A computer science team from the University of Texas have developed something which for the longest time has been considered as a purely human trait – the ability to take a brief glimpse at a scene and fill in the blanks.
According to the scientists on the team, this artificial intelligence can generate its own interpretation of an environment after taking a short glimpse around  – filling in all of the blanks it did not have time to “see”. This advancement was made possible through the use of deep learning – machine learning based on the human brains neural network. After being fed thousands of existing environments in learning trials, the AI is now capable of generating it’s own interpretation of its surroundings when presented with glimpses of completely random environments. After taking a short glance at a new environment, it can then fall back on its past knowledge of other surroundings it has seen to help fill in the blanks.
Whats more, the AI is then able to think of where to look next if given the opportunity. For example, when presented with a glimpse of a kitchen, the system will be able to predict where it should look to get the most information to refine its filling of the blanks – such as looking in a certain area where it thinks it will find a fridge in that particular area of the environment.
Since developing this method of training, the computer science team have begun testing a method of reinforcement learning that could speed up the training of such an agent. The method involves two operating agents – the primary agent and a ’sidekick’ agent which helps with the processing of information.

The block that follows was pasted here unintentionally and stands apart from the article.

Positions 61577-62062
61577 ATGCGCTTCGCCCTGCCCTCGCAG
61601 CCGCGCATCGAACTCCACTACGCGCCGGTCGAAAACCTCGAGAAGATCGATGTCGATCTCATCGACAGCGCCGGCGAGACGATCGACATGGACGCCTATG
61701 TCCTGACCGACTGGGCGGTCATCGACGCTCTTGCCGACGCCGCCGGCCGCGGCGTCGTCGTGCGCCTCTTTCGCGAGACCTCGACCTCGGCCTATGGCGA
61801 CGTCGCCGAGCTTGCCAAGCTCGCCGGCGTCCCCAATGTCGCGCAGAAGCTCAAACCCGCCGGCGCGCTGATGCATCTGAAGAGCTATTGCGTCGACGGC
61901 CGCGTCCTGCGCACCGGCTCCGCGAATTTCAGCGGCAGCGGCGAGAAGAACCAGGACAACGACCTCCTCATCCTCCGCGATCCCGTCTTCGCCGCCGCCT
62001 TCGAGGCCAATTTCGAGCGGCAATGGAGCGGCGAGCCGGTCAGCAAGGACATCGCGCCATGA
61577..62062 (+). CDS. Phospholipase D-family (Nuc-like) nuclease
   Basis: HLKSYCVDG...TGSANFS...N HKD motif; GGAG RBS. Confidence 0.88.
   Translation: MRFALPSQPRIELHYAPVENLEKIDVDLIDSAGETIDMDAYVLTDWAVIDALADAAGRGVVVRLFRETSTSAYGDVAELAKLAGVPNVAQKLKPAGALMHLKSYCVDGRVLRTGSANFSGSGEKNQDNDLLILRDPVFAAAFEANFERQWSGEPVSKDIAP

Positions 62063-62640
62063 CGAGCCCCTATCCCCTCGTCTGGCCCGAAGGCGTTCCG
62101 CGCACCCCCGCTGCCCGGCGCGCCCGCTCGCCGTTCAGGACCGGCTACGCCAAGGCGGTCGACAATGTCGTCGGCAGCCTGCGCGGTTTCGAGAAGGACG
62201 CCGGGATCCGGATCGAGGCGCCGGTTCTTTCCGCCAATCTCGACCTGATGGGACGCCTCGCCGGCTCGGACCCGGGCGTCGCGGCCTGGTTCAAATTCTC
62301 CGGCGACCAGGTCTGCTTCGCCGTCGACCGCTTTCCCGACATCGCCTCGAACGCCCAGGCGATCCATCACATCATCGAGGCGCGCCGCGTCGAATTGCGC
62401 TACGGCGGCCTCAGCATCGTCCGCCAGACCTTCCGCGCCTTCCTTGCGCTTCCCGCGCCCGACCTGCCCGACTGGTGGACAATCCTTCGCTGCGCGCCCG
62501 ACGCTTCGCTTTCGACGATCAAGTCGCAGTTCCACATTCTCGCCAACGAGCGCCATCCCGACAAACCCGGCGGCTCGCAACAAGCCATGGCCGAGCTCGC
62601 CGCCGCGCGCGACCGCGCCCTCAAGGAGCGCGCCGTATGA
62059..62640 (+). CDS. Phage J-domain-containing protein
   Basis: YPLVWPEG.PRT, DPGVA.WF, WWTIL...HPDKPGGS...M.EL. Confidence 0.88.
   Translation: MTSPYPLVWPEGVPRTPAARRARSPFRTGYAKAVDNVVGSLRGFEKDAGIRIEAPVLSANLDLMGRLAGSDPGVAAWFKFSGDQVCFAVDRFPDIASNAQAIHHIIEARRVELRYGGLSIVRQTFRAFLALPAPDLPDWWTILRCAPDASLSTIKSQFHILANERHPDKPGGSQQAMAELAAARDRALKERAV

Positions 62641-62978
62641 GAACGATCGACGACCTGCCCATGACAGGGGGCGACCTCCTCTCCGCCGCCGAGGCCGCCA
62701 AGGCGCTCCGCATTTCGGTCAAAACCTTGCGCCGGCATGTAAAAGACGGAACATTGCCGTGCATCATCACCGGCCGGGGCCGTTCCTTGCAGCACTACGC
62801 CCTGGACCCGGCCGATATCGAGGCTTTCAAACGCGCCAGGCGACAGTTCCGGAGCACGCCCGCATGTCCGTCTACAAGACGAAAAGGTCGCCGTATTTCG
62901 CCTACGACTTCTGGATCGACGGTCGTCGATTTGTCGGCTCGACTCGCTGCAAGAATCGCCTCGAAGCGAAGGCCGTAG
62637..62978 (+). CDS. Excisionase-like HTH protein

“Just as you bring in prior information about the regularities that exist in previously experienced environments – like all the grocery stores you have ever been to – this agent searches in a non-exhaustive way, it learns to make intelligent guesses about where to gather visual information to succeed in perception tasks.” Said professor Kristen Grauman, who has been leading the project.
The team says its likely the AI will be useful in search and rescue operations, as tasks such as location people, avoiding hazards and searching for logical quick routes through buildings or possible escapes from a house can be thought up by the system as the rescue is taking place.
The challenge facing the scientists is expanding the abilities of the system in order for it to be useful in the proposed search and rescue operations. Currently the system can process information from a single point within the environment it is getting glimpses at, however it cannot move around. Allowing it to learn and predict its environment as it moves in 3D space – as a human does in new environments – is the next goal for the team at the University of Texas.
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